Global Scan

Antarctica is sending the equivalent of 9.8 quadrillion ice cubes into the oceans each year

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Credit:

NASA

The Antarctic ice sheets are melting at a rate twice as fast as was previously thought.

The situation in Antarctica is even more grave than thought as recently as last week.

New data from a European satellite suggests the Antarctic ice sheet is shedding more than 160 billion tons of ice into the world's oceans every year — contributing to a slow, but steady increase in the oceans levels around the world. More than 80 percent of the ice losses are coming from the western Antarctic ice sheet. Just last week, reports emerged that suggested the collapse of the western Antarctic ice sheet was unstoppable, though it may take centuries to fully complete.

The Guardian has the story.

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Do you want to adopt your neighborhood priest?

A group of Roman Catholic dioceses in France are trying to turn around their dwindling donor populations by inviting people to adopt their neighborhood priest — or any priest who suits their fancy. The initiative, Adopt un curé, is targeted at 18 to 40 year olds.

The BBC reports that the cheeky website behind the project promises "divine products" for those who adopt. Site visitors can help pay for everyday expenses such as meals, clothes and transportation.

Does the fountain of youth pump through the veins of mice?

For older mice, it just might. New research suggests that older mice get smarter and act younger when they're injected with the blood of younger mice. Separate research studies from universities in California and Massachusetts both found that not only do older mice seem younger when injected with the blood of younger mice, the reverse is true as well.

PRI's Science Friday looks at what this research means for humans — the short answer is not much, yet — and efforts to zero in on what it is that causes such a phenomenon.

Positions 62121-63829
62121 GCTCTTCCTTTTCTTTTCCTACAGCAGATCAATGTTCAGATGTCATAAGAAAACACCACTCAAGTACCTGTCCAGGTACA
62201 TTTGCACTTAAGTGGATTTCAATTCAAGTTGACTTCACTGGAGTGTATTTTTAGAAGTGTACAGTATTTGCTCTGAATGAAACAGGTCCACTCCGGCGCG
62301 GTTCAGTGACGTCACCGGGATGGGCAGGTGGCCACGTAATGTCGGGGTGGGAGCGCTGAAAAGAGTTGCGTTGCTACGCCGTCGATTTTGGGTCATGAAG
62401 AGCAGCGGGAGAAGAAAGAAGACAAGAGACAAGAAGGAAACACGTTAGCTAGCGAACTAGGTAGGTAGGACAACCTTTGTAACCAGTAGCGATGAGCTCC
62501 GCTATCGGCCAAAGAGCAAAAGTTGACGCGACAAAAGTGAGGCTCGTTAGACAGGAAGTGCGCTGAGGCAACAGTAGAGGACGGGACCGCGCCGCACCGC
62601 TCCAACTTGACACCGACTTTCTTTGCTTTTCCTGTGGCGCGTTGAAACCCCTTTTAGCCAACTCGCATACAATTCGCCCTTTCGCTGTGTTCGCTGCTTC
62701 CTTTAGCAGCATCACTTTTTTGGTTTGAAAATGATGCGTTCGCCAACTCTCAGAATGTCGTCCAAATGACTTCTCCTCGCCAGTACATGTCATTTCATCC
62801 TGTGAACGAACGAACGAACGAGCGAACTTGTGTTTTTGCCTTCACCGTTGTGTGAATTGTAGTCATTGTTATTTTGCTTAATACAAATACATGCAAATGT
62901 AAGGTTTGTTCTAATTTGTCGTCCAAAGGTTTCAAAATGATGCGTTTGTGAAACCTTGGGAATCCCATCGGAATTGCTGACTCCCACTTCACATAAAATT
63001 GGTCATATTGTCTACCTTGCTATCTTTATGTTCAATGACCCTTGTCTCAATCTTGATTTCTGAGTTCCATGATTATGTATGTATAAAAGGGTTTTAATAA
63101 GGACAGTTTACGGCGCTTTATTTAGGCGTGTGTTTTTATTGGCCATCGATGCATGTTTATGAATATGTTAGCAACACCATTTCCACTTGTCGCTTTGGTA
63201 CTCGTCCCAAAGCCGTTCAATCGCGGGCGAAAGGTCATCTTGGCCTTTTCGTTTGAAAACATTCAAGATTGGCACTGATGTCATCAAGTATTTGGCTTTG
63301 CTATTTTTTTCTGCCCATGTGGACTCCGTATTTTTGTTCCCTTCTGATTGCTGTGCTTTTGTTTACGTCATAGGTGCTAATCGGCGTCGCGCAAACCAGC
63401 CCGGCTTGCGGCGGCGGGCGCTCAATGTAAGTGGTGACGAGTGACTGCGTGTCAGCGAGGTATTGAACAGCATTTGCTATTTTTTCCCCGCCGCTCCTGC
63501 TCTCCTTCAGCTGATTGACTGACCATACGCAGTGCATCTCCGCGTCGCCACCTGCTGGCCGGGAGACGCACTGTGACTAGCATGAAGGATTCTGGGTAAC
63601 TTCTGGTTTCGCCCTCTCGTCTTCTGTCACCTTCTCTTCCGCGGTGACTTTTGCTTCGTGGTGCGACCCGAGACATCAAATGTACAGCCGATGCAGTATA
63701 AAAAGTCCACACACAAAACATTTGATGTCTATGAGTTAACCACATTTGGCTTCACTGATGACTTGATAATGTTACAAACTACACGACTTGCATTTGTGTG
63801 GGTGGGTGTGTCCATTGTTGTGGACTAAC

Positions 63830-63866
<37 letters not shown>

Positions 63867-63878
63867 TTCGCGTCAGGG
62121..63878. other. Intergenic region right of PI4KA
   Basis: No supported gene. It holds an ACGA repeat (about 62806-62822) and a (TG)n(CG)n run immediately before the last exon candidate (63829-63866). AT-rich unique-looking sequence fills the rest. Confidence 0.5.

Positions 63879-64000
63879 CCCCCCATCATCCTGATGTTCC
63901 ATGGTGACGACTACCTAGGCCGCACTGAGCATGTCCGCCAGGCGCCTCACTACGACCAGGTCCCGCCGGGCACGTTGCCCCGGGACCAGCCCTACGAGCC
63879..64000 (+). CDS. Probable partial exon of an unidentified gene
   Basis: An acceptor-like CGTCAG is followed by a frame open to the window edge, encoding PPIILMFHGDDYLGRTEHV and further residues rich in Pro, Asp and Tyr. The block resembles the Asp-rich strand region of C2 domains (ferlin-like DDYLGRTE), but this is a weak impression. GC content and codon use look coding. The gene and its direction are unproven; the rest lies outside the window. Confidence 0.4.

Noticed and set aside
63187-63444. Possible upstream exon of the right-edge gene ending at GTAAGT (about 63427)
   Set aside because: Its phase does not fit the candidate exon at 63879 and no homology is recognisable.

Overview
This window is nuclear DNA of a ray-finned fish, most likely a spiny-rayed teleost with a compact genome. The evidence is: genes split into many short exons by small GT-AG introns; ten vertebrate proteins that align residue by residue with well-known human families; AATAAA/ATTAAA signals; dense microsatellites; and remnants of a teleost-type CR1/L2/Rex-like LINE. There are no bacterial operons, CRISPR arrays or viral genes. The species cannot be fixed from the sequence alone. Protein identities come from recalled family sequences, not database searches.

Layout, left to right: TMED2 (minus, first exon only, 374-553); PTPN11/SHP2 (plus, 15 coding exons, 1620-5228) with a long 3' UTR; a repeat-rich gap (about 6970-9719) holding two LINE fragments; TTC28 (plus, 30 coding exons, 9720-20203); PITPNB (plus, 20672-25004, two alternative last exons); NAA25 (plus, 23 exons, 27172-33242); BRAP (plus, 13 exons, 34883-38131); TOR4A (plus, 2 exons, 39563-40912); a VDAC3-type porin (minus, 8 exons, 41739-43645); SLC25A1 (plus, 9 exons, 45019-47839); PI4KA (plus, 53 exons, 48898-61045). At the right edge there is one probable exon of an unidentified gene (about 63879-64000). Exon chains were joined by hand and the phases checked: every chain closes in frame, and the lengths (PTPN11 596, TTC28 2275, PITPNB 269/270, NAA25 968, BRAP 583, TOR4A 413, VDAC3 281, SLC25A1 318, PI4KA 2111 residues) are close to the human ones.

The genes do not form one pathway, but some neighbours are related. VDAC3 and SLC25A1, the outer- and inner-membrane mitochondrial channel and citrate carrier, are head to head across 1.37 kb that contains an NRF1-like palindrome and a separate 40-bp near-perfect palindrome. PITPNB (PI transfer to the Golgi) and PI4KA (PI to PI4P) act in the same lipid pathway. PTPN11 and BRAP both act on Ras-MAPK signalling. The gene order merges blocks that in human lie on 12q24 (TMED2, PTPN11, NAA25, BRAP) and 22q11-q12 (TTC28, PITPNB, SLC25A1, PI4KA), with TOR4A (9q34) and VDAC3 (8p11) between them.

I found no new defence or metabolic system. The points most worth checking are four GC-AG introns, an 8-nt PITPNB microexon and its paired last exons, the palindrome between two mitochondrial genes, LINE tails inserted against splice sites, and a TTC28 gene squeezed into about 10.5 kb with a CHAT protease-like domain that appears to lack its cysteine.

The violence in Nigeria keeps getting worse

By now, most of us have heard of the 200 girls who were kidnapped from Chibok, Nigeria, by Boko Haram. But that's just one example of a nation-wide security situation that is rapidly deteriorating. And a small team at the Council on Foreign Relations are about the only outsiders who are monitoring it, day-in and day-out.

According to The Atlantic, the team over the past three years has catalogued and visualized every act of violence on a weekly basis. The result is the Nigeria Security Tracker, which paints the picture of a country where things are going from bad to worse — and that was before the school girls of Chibok were kidnapped.

Sometimes, it's not enough to say you're sorry

South Korea's President Park Geun-Hye went on national television Monday to apologize for the deaths that came out of the horrible ferry accident last month. And in response, she said she was disbanding the country's coast guard and reassigning its duties. But so far, the public reaction to her apology — an important step in Korean culture — seems to be mostly negative.

PRI's The World talked to a journalist in South Korea who has been watching the reaction play out. Even her big gesture, disbanding the coast guard, has been met with scorn and criticism from families of the victims.

What we're seeing on social

Weather around the world

Endless rain this weekend in the Balkans has caused a problem far beyond simple flooding. All that rain has dislodged land mines, as well as the carefully placed signs that warn the public about the minefield locations. The mines are relics of the 1990s Balkan wars that killed more than 140,000 people and were responsible for horrible war crimes and atrocities. According to the CBC, three month's worth of rain fell on the region in three days.

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